The consensus is clear – the time for change is NOW

As the leaders across the UK industry, who stood in solidarity with us for #BlackOutTuesday, publicly declaring your support and commitment to change, here are our immediate calls to action:

Your public statements of support throughout the recent times were impassioned and we appreciated them, but we now want to drive forward tangible changes, giving power to that show of support.

We expect that these long overdue steps will be implemented in a comprehensive manner to translate your empathy into a legacy of lasting change and we look forward to working with you to ensure that this happens.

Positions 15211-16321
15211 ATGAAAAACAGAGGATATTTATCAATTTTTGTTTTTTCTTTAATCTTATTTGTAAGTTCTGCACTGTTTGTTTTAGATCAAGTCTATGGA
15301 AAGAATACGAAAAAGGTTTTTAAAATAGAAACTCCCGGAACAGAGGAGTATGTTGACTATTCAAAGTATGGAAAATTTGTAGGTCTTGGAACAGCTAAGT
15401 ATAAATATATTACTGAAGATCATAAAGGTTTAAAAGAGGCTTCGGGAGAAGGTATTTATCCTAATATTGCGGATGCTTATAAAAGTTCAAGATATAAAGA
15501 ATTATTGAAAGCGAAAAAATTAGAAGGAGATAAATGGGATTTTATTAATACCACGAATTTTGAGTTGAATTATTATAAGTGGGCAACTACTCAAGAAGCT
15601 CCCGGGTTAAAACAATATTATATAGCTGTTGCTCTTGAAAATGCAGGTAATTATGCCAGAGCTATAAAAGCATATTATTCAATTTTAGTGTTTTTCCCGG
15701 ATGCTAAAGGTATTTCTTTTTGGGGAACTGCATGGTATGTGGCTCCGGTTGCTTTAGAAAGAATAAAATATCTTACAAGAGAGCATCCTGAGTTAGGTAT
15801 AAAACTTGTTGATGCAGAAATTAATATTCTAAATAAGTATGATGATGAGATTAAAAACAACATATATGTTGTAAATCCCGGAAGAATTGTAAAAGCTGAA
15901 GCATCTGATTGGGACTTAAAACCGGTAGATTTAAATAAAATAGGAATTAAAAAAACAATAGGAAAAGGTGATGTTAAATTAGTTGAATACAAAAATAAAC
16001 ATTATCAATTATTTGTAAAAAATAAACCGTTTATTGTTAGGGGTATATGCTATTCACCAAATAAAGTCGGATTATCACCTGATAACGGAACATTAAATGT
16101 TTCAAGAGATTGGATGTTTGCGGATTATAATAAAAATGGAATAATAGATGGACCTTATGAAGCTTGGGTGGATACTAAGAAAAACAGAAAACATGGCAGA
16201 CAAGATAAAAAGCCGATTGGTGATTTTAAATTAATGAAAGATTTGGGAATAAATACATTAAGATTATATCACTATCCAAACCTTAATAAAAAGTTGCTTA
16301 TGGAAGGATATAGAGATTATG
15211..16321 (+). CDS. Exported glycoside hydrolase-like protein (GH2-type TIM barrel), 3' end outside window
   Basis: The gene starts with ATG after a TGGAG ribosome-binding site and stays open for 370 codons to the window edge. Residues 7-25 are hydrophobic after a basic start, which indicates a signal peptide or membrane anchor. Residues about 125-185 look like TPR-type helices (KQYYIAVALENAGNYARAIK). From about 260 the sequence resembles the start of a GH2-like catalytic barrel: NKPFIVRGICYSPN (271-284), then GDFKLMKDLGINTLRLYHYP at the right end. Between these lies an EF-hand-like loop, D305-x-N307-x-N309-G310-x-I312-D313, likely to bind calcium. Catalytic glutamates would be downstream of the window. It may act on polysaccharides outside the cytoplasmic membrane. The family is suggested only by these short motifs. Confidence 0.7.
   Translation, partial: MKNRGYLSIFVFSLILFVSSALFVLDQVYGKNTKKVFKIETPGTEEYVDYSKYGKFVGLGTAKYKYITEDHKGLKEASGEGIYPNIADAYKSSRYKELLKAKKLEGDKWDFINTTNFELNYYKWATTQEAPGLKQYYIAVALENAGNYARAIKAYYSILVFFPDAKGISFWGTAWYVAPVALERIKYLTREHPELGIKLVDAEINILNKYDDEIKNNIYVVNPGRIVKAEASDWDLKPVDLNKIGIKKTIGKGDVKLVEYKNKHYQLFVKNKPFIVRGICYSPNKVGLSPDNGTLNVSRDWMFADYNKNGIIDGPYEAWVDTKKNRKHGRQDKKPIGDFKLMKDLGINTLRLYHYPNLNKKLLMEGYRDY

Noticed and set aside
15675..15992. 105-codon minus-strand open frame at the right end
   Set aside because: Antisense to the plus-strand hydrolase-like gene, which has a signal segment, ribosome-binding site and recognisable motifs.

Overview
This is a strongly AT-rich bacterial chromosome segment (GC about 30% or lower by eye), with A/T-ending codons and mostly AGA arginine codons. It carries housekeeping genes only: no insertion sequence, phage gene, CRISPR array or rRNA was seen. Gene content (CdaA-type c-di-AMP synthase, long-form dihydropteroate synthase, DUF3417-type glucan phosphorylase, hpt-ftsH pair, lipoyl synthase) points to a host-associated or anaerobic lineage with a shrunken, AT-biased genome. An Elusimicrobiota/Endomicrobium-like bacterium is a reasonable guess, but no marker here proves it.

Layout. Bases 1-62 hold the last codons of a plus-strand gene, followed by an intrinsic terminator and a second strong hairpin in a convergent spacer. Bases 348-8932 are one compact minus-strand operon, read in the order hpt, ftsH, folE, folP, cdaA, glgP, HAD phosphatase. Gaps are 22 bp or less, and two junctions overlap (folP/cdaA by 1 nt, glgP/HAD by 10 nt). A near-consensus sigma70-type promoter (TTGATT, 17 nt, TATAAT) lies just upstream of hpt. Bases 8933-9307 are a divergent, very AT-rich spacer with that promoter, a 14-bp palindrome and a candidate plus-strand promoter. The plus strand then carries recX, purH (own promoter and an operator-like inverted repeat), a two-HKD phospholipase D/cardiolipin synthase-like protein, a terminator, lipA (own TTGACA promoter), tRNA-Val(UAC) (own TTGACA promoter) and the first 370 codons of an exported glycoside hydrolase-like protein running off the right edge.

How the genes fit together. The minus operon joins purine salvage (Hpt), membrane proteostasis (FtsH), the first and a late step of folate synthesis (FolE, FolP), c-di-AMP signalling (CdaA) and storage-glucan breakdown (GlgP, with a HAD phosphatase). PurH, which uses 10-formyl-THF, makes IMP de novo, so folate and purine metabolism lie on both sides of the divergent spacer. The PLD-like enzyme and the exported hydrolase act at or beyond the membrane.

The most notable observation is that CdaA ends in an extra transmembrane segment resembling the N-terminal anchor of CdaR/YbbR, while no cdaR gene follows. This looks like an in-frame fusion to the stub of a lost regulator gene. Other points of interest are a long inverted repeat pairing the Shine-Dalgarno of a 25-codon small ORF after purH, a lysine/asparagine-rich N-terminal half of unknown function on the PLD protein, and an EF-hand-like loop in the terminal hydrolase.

Signed,
The Black Music Coalition, The Show Must Be Paused UK, and on behalf of Black executives from Warner Music Group, Sony Music, Universal Music Group, BMG, Live Nation UK, Spotify and MMF.

 


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Scooter Braun launches music tech investment group

Former BMG president Zach Katz has launched investment vehicle Raised In Space Enterprises with Scooter Braun’s Ithaca Holdings and Ripple’s Xpring, an initiative focused on developing blockchain projects.

Raised In Space Enterprises provides funding to entrepreneurs with technology solutions across all aspects of the music industry, including ticketing, touring and fan engagement. Investments range from US$500,000 to $5 million.

The company hopes to capitalise on its partnership with Ripple’s Xpring, integrating blockchain technology and the digital asset XRP to benefit and impact the music industry.